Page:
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Hoodlock

Would You Believe?

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Would you believe a Monkey Speedway? A proposal was made to the fair for the Monkey Speedway (they were really chimpanzees). The chimps would be strapped into small racecars that were on a track and controlled by a backstage technician to give the appearance that the chimps were driving and racing each other. Philip Mayes stated to the fair, "I strongly suggest that you (the fair) stay away from it, at best it is a tawdry sideshow".

It gets better, how about SINA? The Society for Indecency to Naked Animals. SINA devoted their time and energy to clothe all naked animals and they wanted space at the fair to promote "protection of our children from the sight of naked horses, cows, dogs and cats".

20th Century Fox wanted to bring Cleopatra's Barge to Meadow Lake and use it for a restaurant but couldn't figure a way to get it to the lake.

Then there was a proposal for the 'House of Little People' and one for a 'Bull Whip Performer.'

And here's one for Bill Young, Mr. George Vande Hei of Rural Route 1, West De Pere, Wisconsin wanted to set up a freak show. The reply to Mr. Vande Hei was, "The Fair Corporation is not interested in freaks of any sort". Don't you just love Midwesterners?

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Those ideas were pretty wild but some of the attractions in the amusement zone of the 39/40 Fair were at about the same level. So those would-be exhibitors weren't that far off.

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One of the most popular exhibits at every world's fair from the Pan American Exposition in 1901 to the two world's fairs in 1939-49 (NY and SF) was the Infant Incubator. It was an exhibit which housed premature infants in incubators. Amusement areas at the big fairs were popularized by Chicago's Midway Plaisance in 1893. I don't know if they raise or lower the tone of any fair, but they are popular and leave indelible memories including the Ferris Wheel in 1893, Dreamland in 1901, the Parachute Jump and The Dream of Venus (by Salvador Dali) in 1939,and La Ronde in 1967. In fact, while the 1939 NYWF had lofty ideals, it was the amusement enhanced 1940 version of the Fair that actually allowed the second season to turn a small operating profit. People enjoy the amusements of a fair and I submit that these attractions tell us as much about the time period, the manner in which one culture viewed another and the values of the era in which a particular fair was held as any of the so-called more intellectual presentations.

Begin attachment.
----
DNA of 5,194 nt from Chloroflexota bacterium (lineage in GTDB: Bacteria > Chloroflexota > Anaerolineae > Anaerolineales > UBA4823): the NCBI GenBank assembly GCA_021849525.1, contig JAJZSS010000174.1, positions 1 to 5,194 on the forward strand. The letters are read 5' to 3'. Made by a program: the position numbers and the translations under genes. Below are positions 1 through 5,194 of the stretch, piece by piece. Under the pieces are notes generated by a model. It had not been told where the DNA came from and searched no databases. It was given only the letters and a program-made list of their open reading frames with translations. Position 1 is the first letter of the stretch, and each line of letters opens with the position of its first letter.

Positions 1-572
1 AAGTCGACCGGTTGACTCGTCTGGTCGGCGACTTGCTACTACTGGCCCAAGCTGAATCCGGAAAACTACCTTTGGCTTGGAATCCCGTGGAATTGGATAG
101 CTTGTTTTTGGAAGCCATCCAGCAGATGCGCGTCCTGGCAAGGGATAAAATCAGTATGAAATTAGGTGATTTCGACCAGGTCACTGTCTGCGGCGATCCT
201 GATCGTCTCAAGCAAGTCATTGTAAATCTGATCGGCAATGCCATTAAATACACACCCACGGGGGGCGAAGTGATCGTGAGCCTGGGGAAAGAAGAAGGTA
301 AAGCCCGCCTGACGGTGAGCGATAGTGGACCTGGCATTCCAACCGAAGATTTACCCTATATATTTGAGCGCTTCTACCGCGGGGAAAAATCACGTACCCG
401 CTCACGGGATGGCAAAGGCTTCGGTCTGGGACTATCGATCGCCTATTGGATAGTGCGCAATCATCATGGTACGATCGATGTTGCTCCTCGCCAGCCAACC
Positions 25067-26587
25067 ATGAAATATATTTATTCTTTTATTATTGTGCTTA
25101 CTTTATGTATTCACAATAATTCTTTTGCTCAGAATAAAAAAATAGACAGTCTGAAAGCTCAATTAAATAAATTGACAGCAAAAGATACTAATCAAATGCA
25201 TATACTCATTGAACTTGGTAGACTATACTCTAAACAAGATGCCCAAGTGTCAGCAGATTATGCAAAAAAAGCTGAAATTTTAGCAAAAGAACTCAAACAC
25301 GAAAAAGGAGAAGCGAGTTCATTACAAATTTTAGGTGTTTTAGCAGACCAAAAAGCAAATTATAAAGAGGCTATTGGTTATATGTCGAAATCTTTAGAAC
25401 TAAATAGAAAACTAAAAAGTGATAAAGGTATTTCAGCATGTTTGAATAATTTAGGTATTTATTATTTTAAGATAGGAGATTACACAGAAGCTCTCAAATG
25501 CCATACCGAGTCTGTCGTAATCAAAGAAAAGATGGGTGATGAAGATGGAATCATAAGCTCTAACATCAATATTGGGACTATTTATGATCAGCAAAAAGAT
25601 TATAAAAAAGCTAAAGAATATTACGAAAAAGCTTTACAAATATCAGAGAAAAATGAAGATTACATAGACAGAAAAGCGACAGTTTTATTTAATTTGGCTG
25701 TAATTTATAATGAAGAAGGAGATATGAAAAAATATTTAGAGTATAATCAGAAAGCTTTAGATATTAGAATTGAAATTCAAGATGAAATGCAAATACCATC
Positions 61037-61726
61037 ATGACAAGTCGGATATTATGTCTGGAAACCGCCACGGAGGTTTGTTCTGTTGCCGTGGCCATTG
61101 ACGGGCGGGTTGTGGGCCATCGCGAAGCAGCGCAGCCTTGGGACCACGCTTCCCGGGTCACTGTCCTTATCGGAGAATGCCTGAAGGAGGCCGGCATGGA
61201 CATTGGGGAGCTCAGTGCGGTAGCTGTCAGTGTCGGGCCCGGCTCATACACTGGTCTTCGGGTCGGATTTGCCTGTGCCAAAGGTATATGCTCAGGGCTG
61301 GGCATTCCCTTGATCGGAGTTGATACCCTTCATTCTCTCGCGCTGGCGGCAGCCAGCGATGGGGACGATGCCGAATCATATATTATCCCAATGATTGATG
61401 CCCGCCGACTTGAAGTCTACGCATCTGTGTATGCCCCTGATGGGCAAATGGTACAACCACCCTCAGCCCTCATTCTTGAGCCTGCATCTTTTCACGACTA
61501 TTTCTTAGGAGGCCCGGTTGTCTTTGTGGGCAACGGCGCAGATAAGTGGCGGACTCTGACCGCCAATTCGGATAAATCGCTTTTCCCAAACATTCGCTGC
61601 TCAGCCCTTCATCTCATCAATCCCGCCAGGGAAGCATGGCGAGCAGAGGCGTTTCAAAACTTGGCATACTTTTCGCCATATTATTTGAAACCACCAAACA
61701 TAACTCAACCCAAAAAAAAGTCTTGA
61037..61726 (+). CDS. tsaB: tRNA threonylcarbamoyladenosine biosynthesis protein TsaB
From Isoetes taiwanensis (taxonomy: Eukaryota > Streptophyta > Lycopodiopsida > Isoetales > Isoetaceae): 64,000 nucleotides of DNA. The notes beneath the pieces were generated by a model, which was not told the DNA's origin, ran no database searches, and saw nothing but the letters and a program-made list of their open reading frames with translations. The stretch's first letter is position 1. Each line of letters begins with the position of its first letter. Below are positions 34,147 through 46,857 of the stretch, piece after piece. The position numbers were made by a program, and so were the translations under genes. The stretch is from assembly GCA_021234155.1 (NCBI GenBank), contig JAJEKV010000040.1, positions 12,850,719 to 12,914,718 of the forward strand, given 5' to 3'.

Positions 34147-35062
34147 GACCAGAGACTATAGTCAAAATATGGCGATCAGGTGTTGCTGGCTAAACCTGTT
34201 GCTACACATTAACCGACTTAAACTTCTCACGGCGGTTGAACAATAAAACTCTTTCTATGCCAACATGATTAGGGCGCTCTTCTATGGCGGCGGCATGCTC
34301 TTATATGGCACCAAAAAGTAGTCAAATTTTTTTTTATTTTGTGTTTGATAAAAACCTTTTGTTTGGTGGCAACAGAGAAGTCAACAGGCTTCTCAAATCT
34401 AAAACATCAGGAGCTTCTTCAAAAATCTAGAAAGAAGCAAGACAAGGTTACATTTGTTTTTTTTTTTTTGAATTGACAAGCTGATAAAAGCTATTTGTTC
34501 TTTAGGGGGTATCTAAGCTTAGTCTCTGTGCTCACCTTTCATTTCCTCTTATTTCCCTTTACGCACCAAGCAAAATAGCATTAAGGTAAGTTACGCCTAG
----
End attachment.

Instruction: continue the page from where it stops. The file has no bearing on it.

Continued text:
[This message has been edited by Jim (edited 08-29-2001).]

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Hey! I used to work with a Van de Hei who was originally from the Green Bay area where De Pere is a suburb. I wonder ....

Racing Monkeys? Every year at the Wisconsin State Fair, we have our racing pigs. It's a fact. But, they have to run on their own four legs like a horse race which is much less dramatic than the monkey concept!

Ya gotta love us Midwesterners.

Bill

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